Welfare reform conference: ‘How am I going to feed my children’

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Image: Isobelle Hamilton, North Down Community Network & Bloomfield Community Association (centre) with Melissa Lynas, Greater Village Regeneration Trust (right); and Frances McGee, Habinteg Housing Association, at the conference on welfare reform organised by Housing Rights and Supporting Communities in Belfast

By Una Murphy

“We are at the coal face,” Isobelle Hamilton, chair of North Down Community Network and a trustee of Bloomfield Community Association in Bangor, Co Down, has told a conference on welfare reform in Belfast.

“What communities need to know is how much am I going to lose…and how am I going to feed my children,” she added,

Ms Hamilton told an audience of staff and volunteers from community organisations, housing associations and advice organisations:  “Communities have been on the ball for a long time on what is happening with welfare reform and we knew from the start what was wrong with it.”

The event was organised by Housing Rights and Supporting Communities at Skainos Centre on the Newtownards Road, east Belfast.

Eileen Patterson, Director of Communities at Radius Housing, the biggest housing association in Northern Ireland, and the conference chair said:  “The challenge for us all is to make sure people know what is coming down the line.”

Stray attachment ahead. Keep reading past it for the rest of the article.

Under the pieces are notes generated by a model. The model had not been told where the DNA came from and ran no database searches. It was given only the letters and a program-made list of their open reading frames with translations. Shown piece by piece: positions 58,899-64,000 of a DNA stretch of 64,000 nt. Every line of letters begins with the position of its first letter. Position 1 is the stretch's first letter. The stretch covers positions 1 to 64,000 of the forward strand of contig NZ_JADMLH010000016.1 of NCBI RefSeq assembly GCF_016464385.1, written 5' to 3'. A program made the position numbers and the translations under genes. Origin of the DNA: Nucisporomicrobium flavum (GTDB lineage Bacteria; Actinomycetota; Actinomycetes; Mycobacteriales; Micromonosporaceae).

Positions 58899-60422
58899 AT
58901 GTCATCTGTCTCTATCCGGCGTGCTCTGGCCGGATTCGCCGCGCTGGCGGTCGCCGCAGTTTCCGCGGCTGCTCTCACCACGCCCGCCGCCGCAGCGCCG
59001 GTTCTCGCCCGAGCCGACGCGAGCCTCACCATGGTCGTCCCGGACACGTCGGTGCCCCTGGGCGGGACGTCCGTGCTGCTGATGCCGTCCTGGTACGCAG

Ms Patterson told the conference that some social housing tenants did not understand the ‘mitigation’ payments, introduced by Stormont to offset cuts, would end.

She added that there was not enough one bedroom accommodation in Northern Ireland’s housing stock.

Stormont mitigation of the ‘bedroom tax’ in Northern Ireland will end by 2020

The Westminster government has said ‘the removal of the spare room subsidy’ was designed to cut the housing benefit bill.  This policy has already been put in place in Britain.

The conference heard from Douglas White, Head of Advocacy at the Carnegie UK Trust on the overlap of digital exclusion and lack of affordable credit among poorer households in Scotland.

“Being digitally engaged is a good measure of how socially included people are,” he added.  “Digital exclusion exacerbates the social divide.”

Read also: Call for measures to secure provision of new social housing – http://viewdigital.org/2017/05/11/call-measures-secure-provision-new-social-housing/

 

 

 

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